Marcus Winchester revisits a love-or-hate classic in Super Mario Sunshine
The first real gaming platform I lived on for years was the GameCube. An old console you may have heard of released by good ol’ Nintendo back in 2001. The infamous Cube was home to some of Nintendo’s greatest endeavours in its 125-year long existence. The game that defined the GameCube for me, but also created the greatest controversy of any Nintendo game at the time, was Super Mario Sunshine.
The first thing you will notice upon booting up Super Mario Sunshine is the sun. It is prominent throughout and is even in the title of the game. You would have probably realised by now that Sunshine is heavily influenced by the tropics, somewhere like the Caribbean. This was a daring change for Nintendo at the time, especially coming hot off the release of Super Mario 64. The visual style of the game was a complete departure from previous Mario games. With Mario’s latest adventure, it turns out he has grown tired of fighting Bowser (a big stinky turtle), saving princesses and eating mushrooms—he now just wants to relax in the sun.
As a kid back then, the game looked stunning and refreshing. It had a warm, inviting atmosphere that made you wish you could visit the game’s island paradise called Isle Delfino. It is smack gorgeous and stands the test of time despite being over 12 years old. The art style carries across to the varying game environments you will be running around in. These locations include a picturesque hotel on a beach, a theme park, a dock and many more inspired areas that resemble the real world. However, although these levels are beautiful with intelligent design, with aesthetics that are classic Nintendo, they are quite small. For fans of Mario 64, they will be disappointed by the new aesthetic if they were looking for a Mario 128.
It is this disappointment that might drive some long-time Mario fans away. Despite being a refreshing take on Mario, many long-standing Nintendo fans have found that this design decision was too radical a departure for the company. However, I love the new direction it took, but it was evident by 2007 with the release of Super Mario Galaxy that my dream for a Sunshine 2 had fallen on deaf ears.
Super Mario Sunshine, like all of the mainstream Mario games before it, boils down to platforming. This involves a lot of jumping, adjusting the camera and navigating a level from point A to point B. Where Mario 64 brought 3D platforming to the series and played it safe mechanically, Sunshine builds upon many of the aspects of Mario 64, ramps it up a dial and throws in a whole new mechanic that redefines how the game plays. This mechanic is the FLUDD (produced by E. Gadd, a Luigi’s Mansion character).
FLUDD is a sort of water gun/jetpack/hovering/thruster type of trinket you are introduced to almost as soon as the game starts. FLUDD, like the art direction for Sunshine, was highly controversial amongst die-hard Nintendo fans at the time, who were hoping for a more traditional Super Mario 128-type affair. However, fans such as myself saw the potential for a new innovative way to completely shake up the dynamic of the platform genre and, for the most part, it succeeded.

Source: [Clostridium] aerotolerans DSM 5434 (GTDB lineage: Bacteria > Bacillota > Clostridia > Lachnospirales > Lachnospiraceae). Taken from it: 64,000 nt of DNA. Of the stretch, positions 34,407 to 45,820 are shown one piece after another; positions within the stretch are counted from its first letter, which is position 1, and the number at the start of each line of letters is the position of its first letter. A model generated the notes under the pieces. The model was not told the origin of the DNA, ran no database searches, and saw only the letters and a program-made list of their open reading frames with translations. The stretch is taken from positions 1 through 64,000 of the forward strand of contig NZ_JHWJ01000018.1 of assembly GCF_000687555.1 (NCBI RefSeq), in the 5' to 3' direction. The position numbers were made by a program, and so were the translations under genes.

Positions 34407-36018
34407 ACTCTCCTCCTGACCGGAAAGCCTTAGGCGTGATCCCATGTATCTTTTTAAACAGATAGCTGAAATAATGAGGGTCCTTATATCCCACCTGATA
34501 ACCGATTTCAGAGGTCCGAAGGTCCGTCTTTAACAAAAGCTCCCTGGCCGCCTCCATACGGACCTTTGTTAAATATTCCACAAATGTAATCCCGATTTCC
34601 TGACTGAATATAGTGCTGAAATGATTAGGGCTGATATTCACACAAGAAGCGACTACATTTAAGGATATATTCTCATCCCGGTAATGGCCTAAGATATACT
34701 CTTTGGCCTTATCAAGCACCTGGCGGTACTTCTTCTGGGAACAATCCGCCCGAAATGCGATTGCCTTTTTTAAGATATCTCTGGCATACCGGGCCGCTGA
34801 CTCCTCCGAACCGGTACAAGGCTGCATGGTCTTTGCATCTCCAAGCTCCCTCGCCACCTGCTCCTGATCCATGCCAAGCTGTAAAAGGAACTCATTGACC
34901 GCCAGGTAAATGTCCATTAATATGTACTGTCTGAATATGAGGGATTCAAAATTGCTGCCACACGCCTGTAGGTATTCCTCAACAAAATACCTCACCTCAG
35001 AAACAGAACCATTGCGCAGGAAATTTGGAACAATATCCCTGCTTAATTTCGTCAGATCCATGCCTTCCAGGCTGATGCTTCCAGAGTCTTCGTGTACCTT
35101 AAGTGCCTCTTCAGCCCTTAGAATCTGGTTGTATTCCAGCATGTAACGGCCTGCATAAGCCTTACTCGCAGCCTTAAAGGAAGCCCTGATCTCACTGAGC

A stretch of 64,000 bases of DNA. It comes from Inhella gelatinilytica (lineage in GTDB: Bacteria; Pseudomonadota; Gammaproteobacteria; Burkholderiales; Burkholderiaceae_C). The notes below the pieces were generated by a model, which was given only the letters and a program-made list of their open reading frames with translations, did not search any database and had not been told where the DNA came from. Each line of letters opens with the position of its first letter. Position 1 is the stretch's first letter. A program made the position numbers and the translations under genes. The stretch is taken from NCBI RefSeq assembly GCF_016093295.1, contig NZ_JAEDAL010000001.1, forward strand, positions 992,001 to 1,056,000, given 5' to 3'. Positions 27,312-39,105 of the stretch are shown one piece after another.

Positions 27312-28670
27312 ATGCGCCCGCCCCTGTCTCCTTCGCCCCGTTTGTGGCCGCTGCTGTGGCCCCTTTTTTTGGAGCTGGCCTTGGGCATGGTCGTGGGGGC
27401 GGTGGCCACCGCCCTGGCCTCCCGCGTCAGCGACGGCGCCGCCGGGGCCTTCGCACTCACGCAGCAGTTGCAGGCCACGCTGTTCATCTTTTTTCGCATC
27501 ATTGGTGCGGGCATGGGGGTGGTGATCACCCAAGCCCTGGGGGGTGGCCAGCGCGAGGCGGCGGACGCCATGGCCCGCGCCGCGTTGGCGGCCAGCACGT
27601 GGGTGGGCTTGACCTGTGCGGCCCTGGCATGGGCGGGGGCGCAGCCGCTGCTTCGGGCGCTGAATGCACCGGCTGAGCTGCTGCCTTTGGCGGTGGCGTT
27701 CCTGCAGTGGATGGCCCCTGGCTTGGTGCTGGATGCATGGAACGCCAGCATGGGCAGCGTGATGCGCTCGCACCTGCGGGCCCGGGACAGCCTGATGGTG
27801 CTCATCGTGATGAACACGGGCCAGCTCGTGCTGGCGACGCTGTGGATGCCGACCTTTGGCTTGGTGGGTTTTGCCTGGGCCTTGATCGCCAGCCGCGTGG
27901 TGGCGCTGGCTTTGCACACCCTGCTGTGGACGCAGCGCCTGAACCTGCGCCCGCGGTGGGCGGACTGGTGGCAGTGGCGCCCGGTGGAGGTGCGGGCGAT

The primary story and gameplay purpose for the FLUDD is to clean up ink. Yes, I am being serious. There is a shadow version of Mario covered in ink, running around with a paintbrush that creates living creatures—it’s all very strange. When in spray or hover mode, you can wash away the ink and kill some enemies such as the piranha plants or jellyfish-like creatures in the process. These mechanics extend to boss battles as well. For example, during one of the beach levels, you are forced to contend with a giant caterpillar. The only way to stop it is to spray plants on the floor until they cause an upswell of the sand to knock the caterpillar over so you can pound it on its belly. When the game blends the mechanics of platforming with that of the FLUDD machine, the strengths of Nintendo’s classic design technique really show and are enriched by the game’s beautiful setting.
However, the game shows its flaws when you are platforming in the game, where the erratic behaviour of the camera will often drive you mad. If you play the sand bird level, you will know what I mean. The controls can be a tad oversensitive and this makes the platforming aspect more difficult than it should be. This particularly shows in the racing on the dock level, where you ride on some kind of mini-squid and the handling is downright awful. Super Mario Sunshine is a game that works best when it hybridises old and new game mechanics and, despite some errors, most of the game thankfully centres around this philosophy.
Super Mario Sunshine demonstrated that Nintendo did not want to rest on its laurels and make an iterative successor to Super Mario 64. It is a truly divisive game—it’s like Marmite. You either love it or hate it. The game has its quirks and some glaring issues with the camera but it is a triumph of design and it receives my badass seal of approval as the most innovative GameCube game. It is just a shame that this island of paradise never received the beaming sequel it truly deserved.